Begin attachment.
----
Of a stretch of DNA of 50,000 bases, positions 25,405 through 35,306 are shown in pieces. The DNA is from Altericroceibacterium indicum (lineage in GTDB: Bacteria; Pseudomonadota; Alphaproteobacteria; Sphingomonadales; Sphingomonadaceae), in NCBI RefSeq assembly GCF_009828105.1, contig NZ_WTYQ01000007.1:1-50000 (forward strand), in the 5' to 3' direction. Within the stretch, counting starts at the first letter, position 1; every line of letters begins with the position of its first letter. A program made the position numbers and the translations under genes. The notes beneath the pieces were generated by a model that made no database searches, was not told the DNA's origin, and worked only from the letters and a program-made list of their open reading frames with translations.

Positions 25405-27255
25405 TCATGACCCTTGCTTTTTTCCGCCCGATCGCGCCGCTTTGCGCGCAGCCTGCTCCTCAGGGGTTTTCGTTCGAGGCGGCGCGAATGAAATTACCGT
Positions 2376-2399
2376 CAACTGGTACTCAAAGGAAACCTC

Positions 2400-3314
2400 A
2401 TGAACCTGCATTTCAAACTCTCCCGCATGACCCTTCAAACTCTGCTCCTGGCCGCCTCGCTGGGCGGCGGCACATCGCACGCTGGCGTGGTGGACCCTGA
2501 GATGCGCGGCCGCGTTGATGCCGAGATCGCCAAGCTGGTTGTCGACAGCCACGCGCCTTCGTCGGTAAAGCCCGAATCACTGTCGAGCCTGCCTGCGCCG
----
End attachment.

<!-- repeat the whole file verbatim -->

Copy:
Of a stretch of DNA of 50,000 bases, positions 25,405 through 35,306 are shown in pieces. The DNA is from Altericroceibacterium indicum (lineage in GTDB: Bacteria; Pseudomonadota; Alphaproteobacteria; Sphingomonadales; Sphingomonadaceae), in NCBI RefSeq assembly GCF_009828105.1, contig NZ_WTYQ01000007.1:1-50000 (forward strand), in the 5' to 3' direction. Within the stretch, counting starts at the first letter, position 1; every line of letters begins with the position of its first letter. A program made the position numbers and the translations under genes. The notes beneath the pieces were generated by a model that made no database searches, was not told the DNA's origin, and worked only from the letters and a program-made list of their open reading frames with translations.

Positions 25405-27255
25405 TCATGACCCTTGCTTTTTTCCGCCCGATCGCGCCGCTTTGCGCGCAGCCTGCTCCTCAGGGGTTTTCGTTCGAGGCGGCGCGAATGAAATTACCGT
Positions 2376-2399
2376 CAACTGGTACTCAAAGGAAACCTC

Positions 2400-3314
2400 A
2401 TGAACCTGCATTTCAAACTCTCCCGCATGACCCTTCAAACTCTGCTCCTGGCCGCCTCGCTGGGCGGCGGCACATCGCACGCTGGCGTGGTGGACCCTGA
2501 GATGCGCGGCCGCGTTGATGCCGAGATCGCCAAGCTGGTTGTCGACAGCCACGCGCCTTCGTCGGTAAAGCCCGAATCACTGTCGAGCCTGCCTGCGCCG